18
Dec
09

Bonaire – Sept 23-30 2007

The last week of September, I treated myself to a belated summer vacation to Bonaire; I have to say that my second trip was just as good at the first. I had recently been downsized after a takeover at the company where I worked, so I took the opportunity to go on vacation before I started looking for a  new job.  I ended up with a really bad case of PBD (post-Bonaire depression) this time; Bonaire is very addictive!

This time I took the Continental red-eye out of Newark. I drove there from Ontario, Canada in only 7.25 hrs, got a room at the Airport Ramada where I showered and changed then caught the shuttle to the airport. The room rate included free parking for up to 2 weeks and free airport shuttle. The Continental self-check-in was very fast and easy, though I had to rearrange some of my gear between bags as their scale said one of my bags was 51.5 pounds. Going through security was about 2 minutes, but then I found out that all the duty free shops were closed (it was around 9:45 when I got past security). I only found a magazine shop and a Starbucks open in the terminal. Tried to sleep a bit at the gate, but not much luck. The flight was uneventful, but again, I wasn’t able to sleep much. Arrived a bit early in Bonaire, but still had to wait for the truck rental place (AB) to open at 5AM. Got my truck, went to my hotel, only to find that my room wasn’t available after all, so I tried to sleep in my truck. At breakfast I finally got my room key, cleaned up and changed, and felt much better. I already had my marine park tag from my previous trip in April, so all I needed to do was fill out a form for the dive shop, get a couple of lead weights and I was good to go. It is so nice to walk out on the dock and see all the parrotfish in the shallows before you even get in the water…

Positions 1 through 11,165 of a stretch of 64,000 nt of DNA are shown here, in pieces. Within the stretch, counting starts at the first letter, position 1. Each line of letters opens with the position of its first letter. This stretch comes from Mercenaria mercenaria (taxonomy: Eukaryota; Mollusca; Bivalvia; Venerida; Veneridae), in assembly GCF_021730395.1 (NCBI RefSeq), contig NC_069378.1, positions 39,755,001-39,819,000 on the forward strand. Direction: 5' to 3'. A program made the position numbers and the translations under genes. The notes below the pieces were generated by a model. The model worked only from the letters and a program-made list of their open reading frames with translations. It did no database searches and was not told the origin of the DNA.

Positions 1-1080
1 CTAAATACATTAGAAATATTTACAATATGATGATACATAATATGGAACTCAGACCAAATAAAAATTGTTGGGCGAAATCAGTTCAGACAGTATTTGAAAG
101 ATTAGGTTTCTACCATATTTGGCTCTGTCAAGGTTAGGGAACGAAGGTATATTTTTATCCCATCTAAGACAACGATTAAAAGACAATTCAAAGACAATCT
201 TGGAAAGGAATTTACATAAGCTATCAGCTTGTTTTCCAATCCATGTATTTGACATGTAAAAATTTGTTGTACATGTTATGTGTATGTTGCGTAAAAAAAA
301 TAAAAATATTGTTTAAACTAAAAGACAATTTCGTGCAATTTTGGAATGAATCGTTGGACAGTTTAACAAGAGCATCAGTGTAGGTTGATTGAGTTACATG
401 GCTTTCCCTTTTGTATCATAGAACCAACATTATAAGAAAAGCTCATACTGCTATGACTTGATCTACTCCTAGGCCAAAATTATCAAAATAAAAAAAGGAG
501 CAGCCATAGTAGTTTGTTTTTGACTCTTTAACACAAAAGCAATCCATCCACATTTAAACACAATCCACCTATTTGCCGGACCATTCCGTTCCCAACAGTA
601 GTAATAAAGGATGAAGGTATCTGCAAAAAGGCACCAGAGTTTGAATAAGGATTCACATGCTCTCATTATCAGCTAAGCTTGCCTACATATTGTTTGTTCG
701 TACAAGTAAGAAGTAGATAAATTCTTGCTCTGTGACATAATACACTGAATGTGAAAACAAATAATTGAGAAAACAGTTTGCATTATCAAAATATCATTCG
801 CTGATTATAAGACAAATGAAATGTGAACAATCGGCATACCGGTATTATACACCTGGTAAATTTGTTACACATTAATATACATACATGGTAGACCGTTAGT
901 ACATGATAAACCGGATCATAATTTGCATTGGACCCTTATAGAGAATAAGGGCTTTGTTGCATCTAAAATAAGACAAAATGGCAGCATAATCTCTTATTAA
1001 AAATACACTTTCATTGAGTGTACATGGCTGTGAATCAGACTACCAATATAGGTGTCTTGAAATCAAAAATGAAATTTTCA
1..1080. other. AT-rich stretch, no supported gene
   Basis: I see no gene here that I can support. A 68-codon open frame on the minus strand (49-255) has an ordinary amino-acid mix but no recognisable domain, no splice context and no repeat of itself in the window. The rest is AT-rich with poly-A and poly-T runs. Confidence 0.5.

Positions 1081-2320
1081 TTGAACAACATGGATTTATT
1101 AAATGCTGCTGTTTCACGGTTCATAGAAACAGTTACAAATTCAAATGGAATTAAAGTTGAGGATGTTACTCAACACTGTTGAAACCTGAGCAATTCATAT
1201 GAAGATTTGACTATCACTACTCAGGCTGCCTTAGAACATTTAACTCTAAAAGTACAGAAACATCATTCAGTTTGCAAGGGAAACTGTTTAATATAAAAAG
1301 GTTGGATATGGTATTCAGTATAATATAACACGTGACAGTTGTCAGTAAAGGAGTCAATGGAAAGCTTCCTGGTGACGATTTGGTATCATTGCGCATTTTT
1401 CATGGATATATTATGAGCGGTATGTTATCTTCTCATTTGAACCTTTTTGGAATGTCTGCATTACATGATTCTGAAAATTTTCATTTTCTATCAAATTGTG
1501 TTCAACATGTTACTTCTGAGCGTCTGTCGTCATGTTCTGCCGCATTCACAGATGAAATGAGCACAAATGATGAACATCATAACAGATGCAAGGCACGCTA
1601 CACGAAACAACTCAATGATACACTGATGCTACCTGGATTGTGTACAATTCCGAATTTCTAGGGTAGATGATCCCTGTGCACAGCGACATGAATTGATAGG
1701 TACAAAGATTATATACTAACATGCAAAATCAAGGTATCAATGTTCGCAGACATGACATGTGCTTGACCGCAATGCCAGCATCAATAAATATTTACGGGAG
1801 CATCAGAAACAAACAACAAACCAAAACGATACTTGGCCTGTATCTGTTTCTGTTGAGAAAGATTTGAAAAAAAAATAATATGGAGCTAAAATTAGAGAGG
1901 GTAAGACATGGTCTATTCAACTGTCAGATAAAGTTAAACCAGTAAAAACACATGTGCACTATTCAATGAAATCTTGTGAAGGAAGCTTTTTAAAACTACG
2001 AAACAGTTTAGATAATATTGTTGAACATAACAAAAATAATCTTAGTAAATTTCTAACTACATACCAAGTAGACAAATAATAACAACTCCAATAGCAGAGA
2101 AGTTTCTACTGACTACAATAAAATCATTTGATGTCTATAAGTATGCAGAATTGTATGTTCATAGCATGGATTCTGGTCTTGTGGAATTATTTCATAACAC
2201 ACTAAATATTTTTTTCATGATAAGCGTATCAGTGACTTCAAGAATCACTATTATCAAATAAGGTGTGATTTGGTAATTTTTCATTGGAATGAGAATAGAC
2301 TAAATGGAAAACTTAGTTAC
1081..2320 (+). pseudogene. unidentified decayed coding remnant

I was really tired the first day, so I only managed to do 3 dives. I didn’t trust myself to put my camera and strobe together without flooding them, so I took no photos that day. Of course, that was the only day I found a pipefish and a chain moray :-( I took the opportunity of being camera-less to do a giant stride entry off the rocks at Oil Slick Leap. It’s always a little unnerving the first time you do it. It’s only around a 7 foot drop, but it looks a lot higher.

The next 5 days were filled with a lot of diving (4 dives/day), and some really cool finds. I had planned to do some dives searching the coral rubble for yellowhead jawfish, mantis shrimp, and tiny crabs. Well, it paid off. I managed to find 2 mantis shrimp, several yellowhead jawfish, many tiny crabs and a live conch. On the reefs I found many juvenile trunkfish, squid, a seahorse, frogfish, as well as all of the usual fish and creatures.

This time of year (Sept), there was no wind and I took advantage of this to dive some of the usually more difficult sites. Rick, the instructor at the hotel, took me to Cai, Lighthouse and Nukove. Cai was the best, as we saw some rather large green morays, turtles and a squadron of about 20 eagle rays. At Lighthouse there was a bit of surf and a current reversal mid-dive, but nothing too bad. Nukove was a rather long drive, but the huge boulder coral was something I hadn’t seen before. Unfortunately I didn’t bring my camera on any of those dives, so no photos :-(

I dove my favourite reefs: Oil Slick, 1000 Steps, Karpata and Bari Reef, as well as some new favourites: Small Wall and Black Durgon Reef. I was a little disappointed to see that some of the lushness of the soft coral was missing in some of the northern sites, presumably due to storm surge, and the lack of staghorn and elkhorn coral at some of the sites that had very healthy stands of it on my previous trip was disturbing.